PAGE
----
Costa Rican scientist Jimena Golcher-Benavides goes scuba-diving in the the world’s deepest tropical freshwater lake to study Cichlidae, simply known as cichlids, an important fish species for small-scale fisheries, aquaculture and in the global aquarium trade.

Golcher-Benavides, who is now a PhD candidate in Ecology at the University of Wyoming in the US says that her research, focused in Lake Tanganyika, seeks to answer lingering questions in evolutionary ecology such as how biodiversity originated and what the study of Lake Tanganyikan cichlids’ evolutionary history tell us about how the group became so diverse globally.

“Surveying fishes while scuba-diving in Lake Tanganyika has allowed me to gain understanding on complex species interactions, the role resource-rich environments play in supporting greater diversity,” she says, “Unfortunately, suitable habitat for fish and other aquatic fauna in the water column is shrinking due to climate warming, threatening unique species and the human livelihoods that depend on them.”

“My favorite thing about cichlids is their unusual behaviors!” she said, adding that some feign death, while others take risks to protect kin or team-up with other species for attracting a mate.

“Some species even many do mouth-brooding, where one or both parents incubate offspring in their mouths!” she said.  

Golcher-Benavides says her work contributes to ongoing efforts to monitor human/climate-driven declines in freshwater fish populations and this translates into serious consequences on food security and human health for already vulnerable local communities.

This research is being led by Dr. Ismael Kimirei, Director General at the Tanzanian Fisheries Resarch Institute (AFIRI) and with support from The Nature Conservancy’s fisheries conservation team in Lake Tanganyika.

Golcher-Benavides grew up in the city of Heredia, Costa Rica, where she became both interested in environmental issues concerning freshwater and fascinated with aquatic biodiversity.  

“I dreamed of discovery, she said, “I wanted to challenge myself by pursuing a scientific career in fish evolutionary biology integrating apparently disjunct disciplines of natural history, ecology and genomics”

Later on, she was given an opportunity to develop  her own independent research project as an undergraduate research assistant in fish biology at Universidad Nacional de Costa Rica (UNA) and a graduate experience in Germany

“I worked hard (and still do) to earn a spot in male (andeconomically advantaged) biased fields,” she said, “I sometimes still feel “out of place” in academia, but the support from peers, mentors as well as earning scholarships has helped me to become a lot more confident and able to keep up with the hard work.”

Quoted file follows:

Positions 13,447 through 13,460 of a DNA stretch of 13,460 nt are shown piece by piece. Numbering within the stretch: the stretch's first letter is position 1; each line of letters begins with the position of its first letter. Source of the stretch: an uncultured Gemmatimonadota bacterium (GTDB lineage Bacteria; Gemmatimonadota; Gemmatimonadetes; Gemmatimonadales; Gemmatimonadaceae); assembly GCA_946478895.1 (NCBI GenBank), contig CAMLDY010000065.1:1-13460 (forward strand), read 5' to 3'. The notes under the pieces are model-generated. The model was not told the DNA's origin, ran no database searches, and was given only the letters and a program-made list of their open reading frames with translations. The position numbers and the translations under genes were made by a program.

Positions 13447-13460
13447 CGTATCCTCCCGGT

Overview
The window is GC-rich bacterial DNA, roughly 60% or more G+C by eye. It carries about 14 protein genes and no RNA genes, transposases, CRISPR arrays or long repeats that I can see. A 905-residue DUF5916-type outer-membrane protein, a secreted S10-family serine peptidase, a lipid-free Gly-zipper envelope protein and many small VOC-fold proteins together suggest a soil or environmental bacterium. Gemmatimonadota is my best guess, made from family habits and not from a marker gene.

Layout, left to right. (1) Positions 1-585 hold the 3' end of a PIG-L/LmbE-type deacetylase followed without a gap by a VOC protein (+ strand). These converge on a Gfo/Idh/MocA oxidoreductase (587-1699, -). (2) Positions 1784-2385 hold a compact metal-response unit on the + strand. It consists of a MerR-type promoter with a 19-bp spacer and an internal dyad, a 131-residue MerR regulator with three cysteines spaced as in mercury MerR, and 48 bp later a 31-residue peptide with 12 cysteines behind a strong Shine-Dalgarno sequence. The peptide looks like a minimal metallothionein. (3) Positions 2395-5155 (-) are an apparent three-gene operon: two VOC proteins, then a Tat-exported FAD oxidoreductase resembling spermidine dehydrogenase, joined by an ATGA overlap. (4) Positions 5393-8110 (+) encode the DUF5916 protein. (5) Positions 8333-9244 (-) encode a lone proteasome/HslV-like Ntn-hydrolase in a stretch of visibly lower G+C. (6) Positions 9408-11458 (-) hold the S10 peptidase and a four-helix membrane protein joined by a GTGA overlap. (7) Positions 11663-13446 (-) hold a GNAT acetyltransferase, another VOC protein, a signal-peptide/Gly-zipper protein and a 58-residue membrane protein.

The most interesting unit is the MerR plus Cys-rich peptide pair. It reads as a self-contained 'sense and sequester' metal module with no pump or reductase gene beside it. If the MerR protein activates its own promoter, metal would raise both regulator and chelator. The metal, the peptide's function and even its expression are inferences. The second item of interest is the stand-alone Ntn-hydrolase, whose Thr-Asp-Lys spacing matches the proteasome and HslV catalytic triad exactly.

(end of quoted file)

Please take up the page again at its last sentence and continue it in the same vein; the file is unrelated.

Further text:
Golcher-Benavides is also very aware of the particular challenges for international students in the US system.

“A few months ago, I learned that my migratory status was threatened by the US visa crack-down which brought a big deal of uncertainty and contributed to a surge in feelings related to systemic immigrant marginalization in our societies,” she said, adding that fortunately she wasn’t directly impacted and it spurred her on to further action to support marginalized groups.

In recent months Golcher-Benavides has actively participated in student-led discussions on diversity and inclusiveness, supported and co-organized international students and given online zoom scientific/outreach talks to middle school,high school and college students.

Golcher-Benavides says countries in the Global South have little resources devoted to environmental monitoring of  habitat degradation and climate change, which is necessary to optimize  biodiversity conservation efforts.  Moreover, greater involvement from all areas of society is required to slow down rampant biodiversity loss.

“Luckily, we are witnessing an unprecedented amount of technology development and information sharing, in the shape of open access literature and computational tools needed to accomplish complex tasks, therefore a key investment needs to be in terms of human capacity building for the effective implementation of biodiversity conservation measures” she said.

Golcher-Benavides says that along with her UW PhD advisor Dr. Catherine Wagner and PhD candidate Jessi Rick , she organized and taught NSF funded workshops directed to fisheries researchers in Tanzania on R programming language, an open access tool for data analyses and visualization.

“Building capacity in open-access and versatile computational tools can enhance information sharing on key management topics -such as fish captures- as well as support research and live collaboration among various stakeholders” she said.

Golcher-Benavides is part of a growing wave of Costa Rican scientists contributing to research that benefits the Global South. One such researcher is Katherine Gonzalez.

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Her work at the Bernal Lab at Purdue University in Indiana aims to explore how a tiny fly in the middle of the jungle can hear the love songs that male frogs produce for females. The flies then find the frogs and feed on their blood.

Another young Costa Rican is Enrique Lin Shiao arrived last year in the Doudna Lab, famous for being world-leaders in CRISPR/Cas-9 technology, but he has also been working out how to use automation to do Coronavirus testing on a massive scale.

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